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This IIT-Madras-based professor-student duo’s electric planes are ready to take flight

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While the majority of the EV action takes place on ground, the human desire to fly high remains undiminished. In industrialised economies, small electric planes are already being commercialised, but Indian companies aren’t far behind. The founders of the ePlane Company, based at the Indian Institute of Technology Madras (IIT-M), are working on what they hope would be the country’s first air taxis, as well as cargo transport planes small enough for last-mile delivery.

Satya Chakravarthy, an IIT-M professor, and his student Pranjal Mehta Co-founded the ePlane Company. They’re currently testing a scaled-down prototype and hope to have their first cargo plane ready by the end of the year. The entrepreneurs have also recently raised $1 million in their series A round of funding.

Their first plane, the e200, is expected to be one of the world’s smallest two-seater planes, capable of vertical take-off and landing in a space no larger than a mid-sized sedan’s parking space. The plane is intended to be lightweight, weighing roughly 600 kg, with a range of 200 kilometres per charge and the ability to land on a typical metropolitan concrete rooftop.

“The professor has been teaching for 24 years, and I’m 24 years old,” Mehta jokes. “But our average age works out fine,” Chakravarthy quips. The duo started out working on a helicopter-based urban mobility venture, but quickly transitioned to the electric plane option as the more attractive option, and they have been at it over the last two years or so.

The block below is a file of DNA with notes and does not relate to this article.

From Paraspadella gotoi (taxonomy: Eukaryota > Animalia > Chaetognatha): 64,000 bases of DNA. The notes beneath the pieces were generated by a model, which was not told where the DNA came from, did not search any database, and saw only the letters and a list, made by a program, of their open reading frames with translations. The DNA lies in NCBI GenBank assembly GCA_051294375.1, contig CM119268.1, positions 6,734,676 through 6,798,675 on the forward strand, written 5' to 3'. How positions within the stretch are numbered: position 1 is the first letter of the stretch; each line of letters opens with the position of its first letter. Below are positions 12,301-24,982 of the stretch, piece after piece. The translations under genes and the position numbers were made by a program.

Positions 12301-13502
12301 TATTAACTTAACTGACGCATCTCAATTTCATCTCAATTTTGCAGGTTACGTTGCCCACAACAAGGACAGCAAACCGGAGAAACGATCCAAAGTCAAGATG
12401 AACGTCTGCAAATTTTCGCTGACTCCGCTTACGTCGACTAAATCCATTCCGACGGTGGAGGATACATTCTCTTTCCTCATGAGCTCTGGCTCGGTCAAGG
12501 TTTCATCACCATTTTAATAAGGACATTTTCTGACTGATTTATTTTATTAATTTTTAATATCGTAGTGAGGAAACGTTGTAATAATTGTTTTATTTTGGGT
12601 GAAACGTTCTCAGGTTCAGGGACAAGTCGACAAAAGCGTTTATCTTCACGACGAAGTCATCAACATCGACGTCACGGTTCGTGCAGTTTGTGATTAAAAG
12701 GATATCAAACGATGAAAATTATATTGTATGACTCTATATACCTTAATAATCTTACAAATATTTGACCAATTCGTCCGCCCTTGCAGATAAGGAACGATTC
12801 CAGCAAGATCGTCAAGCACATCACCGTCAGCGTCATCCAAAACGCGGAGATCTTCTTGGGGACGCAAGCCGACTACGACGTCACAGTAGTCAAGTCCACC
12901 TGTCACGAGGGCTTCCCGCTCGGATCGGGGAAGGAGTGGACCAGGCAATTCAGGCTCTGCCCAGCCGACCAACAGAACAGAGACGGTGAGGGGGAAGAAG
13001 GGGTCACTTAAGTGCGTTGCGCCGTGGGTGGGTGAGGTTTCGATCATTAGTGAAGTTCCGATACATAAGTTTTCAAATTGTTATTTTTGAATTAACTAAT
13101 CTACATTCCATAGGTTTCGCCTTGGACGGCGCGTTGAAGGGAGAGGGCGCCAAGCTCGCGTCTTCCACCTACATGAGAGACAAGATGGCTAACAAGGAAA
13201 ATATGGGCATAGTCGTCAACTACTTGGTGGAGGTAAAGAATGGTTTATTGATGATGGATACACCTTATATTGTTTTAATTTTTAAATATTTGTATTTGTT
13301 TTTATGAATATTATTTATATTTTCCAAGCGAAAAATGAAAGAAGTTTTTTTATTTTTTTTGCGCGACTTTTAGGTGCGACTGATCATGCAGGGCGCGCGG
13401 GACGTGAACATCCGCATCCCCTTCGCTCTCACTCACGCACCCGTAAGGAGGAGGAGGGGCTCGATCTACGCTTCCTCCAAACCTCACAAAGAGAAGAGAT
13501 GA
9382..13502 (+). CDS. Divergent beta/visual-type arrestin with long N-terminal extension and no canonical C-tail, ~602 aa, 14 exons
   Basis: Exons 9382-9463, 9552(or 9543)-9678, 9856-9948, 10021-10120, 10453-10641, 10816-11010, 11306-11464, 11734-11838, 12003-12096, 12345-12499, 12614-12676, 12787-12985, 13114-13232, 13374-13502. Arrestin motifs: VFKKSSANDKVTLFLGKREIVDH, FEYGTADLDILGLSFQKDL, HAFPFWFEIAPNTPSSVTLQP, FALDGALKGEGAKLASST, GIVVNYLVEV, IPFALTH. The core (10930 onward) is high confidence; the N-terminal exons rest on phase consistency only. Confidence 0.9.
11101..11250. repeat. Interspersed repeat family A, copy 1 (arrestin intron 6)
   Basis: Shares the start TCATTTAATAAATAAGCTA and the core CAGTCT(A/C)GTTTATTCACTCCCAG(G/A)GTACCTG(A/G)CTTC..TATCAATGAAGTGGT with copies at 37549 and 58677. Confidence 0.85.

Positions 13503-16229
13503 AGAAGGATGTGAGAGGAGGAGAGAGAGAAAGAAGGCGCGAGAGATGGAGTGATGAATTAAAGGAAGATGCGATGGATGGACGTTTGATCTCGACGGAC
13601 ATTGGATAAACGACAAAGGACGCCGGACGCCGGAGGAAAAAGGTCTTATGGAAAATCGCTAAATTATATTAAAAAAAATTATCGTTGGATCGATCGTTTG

Unlike driving a car, flying poses different problems. For example, it’s impossible to just pack a massive battery into the structure—it requires a difficult balancing act between making the aircraft light enough to take off and fly while maintaining a reasonable range. The inventors of the ePlane Company are also working on ways to use the wings to keep the plane in the air and stable rather than relying on the rotors for power.

According to the professor, Chakravarthy and Mehta want to offer a price to the end client that is comparable to an Uber service, “with a 10X reduction in time” taken for the trip. The aircraft’s regulatory clearance will take two to three years. That suggests that commercialization will begin in 2025, with the cargo plane first, and then the passenger jet. We can’t wait to soar like an eagle over the city’s trafficked landscape.

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